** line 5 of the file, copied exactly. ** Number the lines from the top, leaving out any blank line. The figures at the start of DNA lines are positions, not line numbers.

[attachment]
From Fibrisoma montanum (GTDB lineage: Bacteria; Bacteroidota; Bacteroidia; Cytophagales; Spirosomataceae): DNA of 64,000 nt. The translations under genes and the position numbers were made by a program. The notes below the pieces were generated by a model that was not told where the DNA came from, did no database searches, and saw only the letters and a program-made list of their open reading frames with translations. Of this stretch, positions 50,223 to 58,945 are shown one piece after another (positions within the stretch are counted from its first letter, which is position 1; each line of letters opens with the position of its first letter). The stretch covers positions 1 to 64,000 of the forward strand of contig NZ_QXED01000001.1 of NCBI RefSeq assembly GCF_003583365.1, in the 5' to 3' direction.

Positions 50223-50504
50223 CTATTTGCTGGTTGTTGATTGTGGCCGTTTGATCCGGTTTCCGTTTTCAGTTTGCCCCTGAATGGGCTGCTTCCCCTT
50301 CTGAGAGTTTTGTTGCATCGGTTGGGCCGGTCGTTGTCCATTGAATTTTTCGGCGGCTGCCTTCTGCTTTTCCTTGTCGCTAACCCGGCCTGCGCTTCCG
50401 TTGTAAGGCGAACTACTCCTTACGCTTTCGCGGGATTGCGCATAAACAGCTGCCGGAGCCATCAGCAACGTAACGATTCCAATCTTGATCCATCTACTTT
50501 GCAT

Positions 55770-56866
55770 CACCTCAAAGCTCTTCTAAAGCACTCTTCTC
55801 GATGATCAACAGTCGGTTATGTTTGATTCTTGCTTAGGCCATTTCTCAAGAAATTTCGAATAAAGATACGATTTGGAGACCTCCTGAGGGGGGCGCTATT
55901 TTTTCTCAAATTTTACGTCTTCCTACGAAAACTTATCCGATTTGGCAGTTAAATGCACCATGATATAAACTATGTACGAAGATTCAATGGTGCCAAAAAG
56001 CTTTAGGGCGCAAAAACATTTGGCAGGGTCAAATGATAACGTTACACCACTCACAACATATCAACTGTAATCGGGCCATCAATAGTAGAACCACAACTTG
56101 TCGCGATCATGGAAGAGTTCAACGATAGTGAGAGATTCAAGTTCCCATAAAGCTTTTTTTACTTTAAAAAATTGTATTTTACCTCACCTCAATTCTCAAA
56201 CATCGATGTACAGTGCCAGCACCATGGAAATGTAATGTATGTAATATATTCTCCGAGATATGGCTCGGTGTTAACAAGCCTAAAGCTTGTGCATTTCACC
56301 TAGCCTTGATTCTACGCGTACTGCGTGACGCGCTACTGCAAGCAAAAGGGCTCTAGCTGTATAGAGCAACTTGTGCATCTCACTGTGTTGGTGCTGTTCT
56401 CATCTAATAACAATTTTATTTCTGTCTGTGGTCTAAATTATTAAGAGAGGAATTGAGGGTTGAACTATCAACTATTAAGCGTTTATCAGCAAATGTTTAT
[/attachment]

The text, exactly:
50401 TTGTAAGGCGAACTACTCCTTACGCTTTCGCGGGATTGCGCATAAACAGCTGCCGGAGCCATCAGCAACGTAACGATTCCAATCTTGATCCATCTACTTT